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Creative Workarounds: Students Plan Careers in Crisis

(05/13/20 6:25am)

I hesitate before I open DartBoard. Navigating the present is hard enough, and grappling with an uncertain future is daunting. Clicking the center of the DartBoard bullseye, I see “Attention!” written in bold, bright red letters at the top of the screen. I brace for bad news. We all know these announcements too well now: The COVID-19 notices on Instagram and Facebook and the popup panels on websites always bear unsettling information. But this one is different. Beneath “Attention!” I read, “Seeking a job or internship? These sites are sharing new postings daily.”



TTLG: The Way The Cookie Crumbles

(05/06/20 6:35am)

Sometime around my Webkinz and Limited Too phase of the early 2000s, I developed a strong belief in the power of fortune cookies. I swore by them. Every time my family would dine at our favorite Chinese restaurant, I’d scarf down my food and count down the minutes until the check — and with it a bundle of fortune cookies — would arrive. As my family went around sharing their fortunes, I clung tightly to mine in the hopes that it would provide a glimpse into my future.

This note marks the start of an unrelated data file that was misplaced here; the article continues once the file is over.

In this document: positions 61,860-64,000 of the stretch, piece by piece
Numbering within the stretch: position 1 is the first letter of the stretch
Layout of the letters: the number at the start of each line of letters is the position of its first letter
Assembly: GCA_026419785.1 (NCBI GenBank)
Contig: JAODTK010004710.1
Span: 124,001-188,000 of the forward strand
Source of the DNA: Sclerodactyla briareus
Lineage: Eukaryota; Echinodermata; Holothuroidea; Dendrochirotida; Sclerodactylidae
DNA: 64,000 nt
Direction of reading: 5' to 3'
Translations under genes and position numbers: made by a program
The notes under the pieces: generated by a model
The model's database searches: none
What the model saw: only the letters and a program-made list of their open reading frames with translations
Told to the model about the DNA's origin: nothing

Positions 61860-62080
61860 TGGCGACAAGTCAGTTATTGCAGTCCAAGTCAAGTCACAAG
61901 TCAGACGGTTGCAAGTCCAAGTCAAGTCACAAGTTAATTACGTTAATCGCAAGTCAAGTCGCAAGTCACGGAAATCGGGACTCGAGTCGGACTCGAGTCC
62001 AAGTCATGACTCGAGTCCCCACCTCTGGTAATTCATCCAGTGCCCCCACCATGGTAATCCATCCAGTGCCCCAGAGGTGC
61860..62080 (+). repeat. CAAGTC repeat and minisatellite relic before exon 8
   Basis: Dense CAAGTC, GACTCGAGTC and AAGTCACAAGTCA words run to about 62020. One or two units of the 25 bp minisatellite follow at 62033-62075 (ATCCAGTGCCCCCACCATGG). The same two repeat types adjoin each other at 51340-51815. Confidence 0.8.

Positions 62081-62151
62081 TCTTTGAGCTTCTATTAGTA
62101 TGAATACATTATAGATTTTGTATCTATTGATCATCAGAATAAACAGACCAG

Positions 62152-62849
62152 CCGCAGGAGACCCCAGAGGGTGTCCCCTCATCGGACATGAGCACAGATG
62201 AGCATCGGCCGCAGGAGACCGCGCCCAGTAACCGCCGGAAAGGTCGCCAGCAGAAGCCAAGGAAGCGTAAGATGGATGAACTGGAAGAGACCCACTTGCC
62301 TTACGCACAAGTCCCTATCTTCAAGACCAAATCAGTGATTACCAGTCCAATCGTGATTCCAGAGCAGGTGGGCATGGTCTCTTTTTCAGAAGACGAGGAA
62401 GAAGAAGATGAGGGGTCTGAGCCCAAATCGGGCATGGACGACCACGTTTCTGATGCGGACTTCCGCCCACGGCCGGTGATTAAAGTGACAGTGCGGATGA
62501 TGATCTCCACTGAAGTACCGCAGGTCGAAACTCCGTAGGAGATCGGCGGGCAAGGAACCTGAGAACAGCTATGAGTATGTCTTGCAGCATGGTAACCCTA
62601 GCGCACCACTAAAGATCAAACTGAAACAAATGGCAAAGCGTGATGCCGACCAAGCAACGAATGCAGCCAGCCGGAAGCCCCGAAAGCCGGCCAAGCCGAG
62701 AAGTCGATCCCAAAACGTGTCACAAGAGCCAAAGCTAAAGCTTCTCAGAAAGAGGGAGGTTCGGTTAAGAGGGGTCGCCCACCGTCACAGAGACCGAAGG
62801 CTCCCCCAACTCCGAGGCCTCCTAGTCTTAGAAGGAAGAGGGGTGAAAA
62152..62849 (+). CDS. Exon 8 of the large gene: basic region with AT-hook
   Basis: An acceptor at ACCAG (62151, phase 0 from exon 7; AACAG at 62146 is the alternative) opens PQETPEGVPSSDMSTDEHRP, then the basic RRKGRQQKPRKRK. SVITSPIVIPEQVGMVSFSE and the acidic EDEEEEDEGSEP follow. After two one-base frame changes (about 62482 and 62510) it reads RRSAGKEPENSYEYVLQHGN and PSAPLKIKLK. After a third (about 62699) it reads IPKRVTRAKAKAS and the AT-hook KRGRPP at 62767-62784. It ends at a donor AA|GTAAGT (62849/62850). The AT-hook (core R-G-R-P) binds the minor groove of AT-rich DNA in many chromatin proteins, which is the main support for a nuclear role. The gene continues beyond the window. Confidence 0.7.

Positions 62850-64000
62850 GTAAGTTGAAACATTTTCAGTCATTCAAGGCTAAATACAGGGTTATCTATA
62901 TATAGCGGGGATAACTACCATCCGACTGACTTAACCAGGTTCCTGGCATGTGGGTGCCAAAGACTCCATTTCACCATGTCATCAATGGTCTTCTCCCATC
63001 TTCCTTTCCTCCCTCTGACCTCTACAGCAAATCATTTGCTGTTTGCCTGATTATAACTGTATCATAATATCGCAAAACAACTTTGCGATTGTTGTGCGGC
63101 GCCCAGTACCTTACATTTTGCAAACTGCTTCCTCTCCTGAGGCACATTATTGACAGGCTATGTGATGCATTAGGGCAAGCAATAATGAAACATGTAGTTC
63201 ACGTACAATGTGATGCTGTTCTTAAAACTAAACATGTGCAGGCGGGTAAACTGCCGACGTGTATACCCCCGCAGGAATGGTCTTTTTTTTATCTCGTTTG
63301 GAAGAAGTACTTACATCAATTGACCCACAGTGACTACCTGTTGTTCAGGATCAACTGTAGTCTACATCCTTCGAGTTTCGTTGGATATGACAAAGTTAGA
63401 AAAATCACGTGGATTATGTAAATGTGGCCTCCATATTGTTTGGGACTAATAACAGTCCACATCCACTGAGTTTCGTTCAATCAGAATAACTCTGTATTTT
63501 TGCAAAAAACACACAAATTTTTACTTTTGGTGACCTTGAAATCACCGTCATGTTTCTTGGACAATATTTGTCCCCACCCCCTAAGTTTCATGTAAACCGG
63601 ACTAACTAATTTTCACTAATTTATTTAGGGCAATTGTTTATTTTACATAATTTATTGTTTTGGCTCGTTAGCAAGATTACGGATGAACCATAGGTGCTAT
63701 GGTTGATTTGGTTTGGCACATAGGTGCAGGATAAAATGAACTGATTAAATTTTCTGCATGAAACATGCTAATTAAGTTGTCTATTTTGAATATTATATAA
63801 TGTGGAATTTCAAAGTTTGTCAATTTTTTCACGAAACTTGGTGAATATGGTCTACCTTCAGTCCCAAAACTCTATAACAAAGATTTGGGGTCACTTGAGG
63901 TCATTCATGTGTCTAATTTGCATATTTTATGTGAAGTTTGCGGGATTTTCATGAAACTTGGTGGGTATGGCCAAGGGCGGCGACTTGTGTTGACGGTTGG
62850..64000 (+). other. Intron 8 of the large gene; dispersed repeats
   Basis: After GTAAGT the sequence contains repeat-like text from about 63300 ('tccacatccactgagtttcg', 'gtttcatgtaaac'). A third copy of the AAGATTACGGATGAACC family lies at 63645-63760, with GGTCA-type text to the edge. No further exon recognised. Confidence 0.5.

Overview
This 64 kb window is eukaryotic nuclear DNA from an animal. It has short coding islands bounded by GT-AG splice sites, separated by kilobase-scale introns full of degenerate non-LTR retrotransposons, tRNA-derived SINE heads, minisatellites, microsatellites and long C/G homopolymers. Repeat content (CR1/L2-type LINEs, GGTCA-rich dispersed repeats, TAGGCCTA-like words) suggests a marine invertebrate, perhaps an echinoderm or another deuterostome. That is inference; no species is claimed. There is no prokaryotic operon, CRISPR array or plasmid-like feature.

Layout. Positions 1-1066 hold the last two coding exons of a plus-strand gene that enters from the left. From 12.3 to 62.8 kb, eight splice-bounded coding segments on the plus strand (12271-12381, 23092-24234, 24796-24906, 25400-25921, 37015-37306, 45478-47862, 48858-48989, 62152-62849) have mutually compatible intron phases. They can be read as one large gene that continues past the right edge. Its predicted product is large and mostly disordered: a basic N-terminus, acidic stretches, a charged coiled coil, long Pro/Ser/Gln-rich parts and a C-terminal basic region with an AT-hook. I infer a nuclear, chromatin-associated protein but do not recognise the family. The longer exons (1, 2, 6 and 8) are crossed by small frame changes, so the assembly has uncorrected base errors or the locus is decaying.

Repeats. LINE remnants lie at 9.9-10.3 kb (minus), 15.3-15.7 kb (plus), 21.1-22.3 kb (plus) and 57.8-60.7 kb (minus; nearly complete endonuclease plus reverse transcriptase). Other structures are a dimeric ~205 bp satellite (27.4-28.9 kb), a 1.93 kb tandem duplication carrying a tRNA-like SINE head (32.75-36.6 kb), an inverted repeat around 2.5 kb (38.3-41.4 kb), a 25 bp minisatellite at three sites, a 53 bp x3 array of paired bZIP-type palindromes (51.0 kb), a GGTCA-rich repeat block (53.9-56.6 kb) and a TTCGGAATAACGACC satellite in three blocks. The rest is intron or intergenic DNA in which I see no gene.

COVID-19 and the Psychology of Stress: Q&A with Professor Bill Hudenko

(05/06/20 6:20am)

Despite having hours of alone time and access to a seemingly endless stream of inspirational posts about self-improvement in quarantine, I’ve found myself more stressed than ever. And as it turns out, I’m not alone. Anxiety levels have skyrocketed during the COVID-19 pandemic, and college students –– an already stress-prone population –– are no exception to this phenomenon. This week, I sat down with psychological and brain sciences professor Bill Hudenko to learn more about stress induced by the pandemic and its impact on students. 




Max’s Declassified Quarantine Survival Guide

(05/06/20 6:10am)